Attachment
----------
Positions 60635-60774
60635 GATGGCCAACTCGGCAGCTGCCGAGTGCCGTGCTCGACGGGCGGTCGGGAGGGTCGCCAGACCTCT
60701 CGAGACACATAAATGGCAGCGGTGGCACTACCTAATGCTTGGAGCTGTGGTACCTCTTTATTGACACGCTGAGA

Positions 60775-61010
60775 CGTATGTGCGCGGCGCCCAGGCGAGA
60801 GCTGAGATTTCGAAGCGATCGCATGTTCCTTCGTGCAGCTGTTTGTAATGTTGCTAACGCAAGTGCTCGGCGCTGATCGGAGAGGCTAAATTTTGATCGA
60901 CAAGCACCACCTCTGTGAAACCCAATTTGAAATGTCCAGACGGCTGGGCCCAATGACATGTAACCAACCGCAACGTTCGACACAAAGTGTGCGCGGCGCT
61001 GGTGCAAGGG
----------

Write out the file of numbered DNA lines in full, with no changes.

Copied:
Positions 60635-60774
60635 GATGGCCAACTCGGCAGCTGCCGAGTGCCGTGCTCGACGGGCGGTCGGGAGGGTCGCCAGACCTCT
60701 CGAGACACATAAATGGCAGCGGTGGCACTACCTAATGCTTGGAGCTGTGGTACCTCTTTATTGACACGCTGAGA

Positions 60775-61010
60775 CGTATGTGCGCGGCGCCCAGGCGAGA
60801 GCTGAGATTTCGAAGCGATCGCATGTTCCTTCGTGCAGCTGTTTGTAATGTTGCTAACGCAAGTGCTCGGCGCTGATCGGAGAGGCTAAATTTTGATCGA
60901 CAAGCACCACCTCTGTGAAACCCAATTTGAAATGTCCAGACGGCTGGGCCCAATGACATGTAACCAACCGCAACGTTCGACACAAAGTGTGCGCGGCGCT
61001 GGTGCAAGGG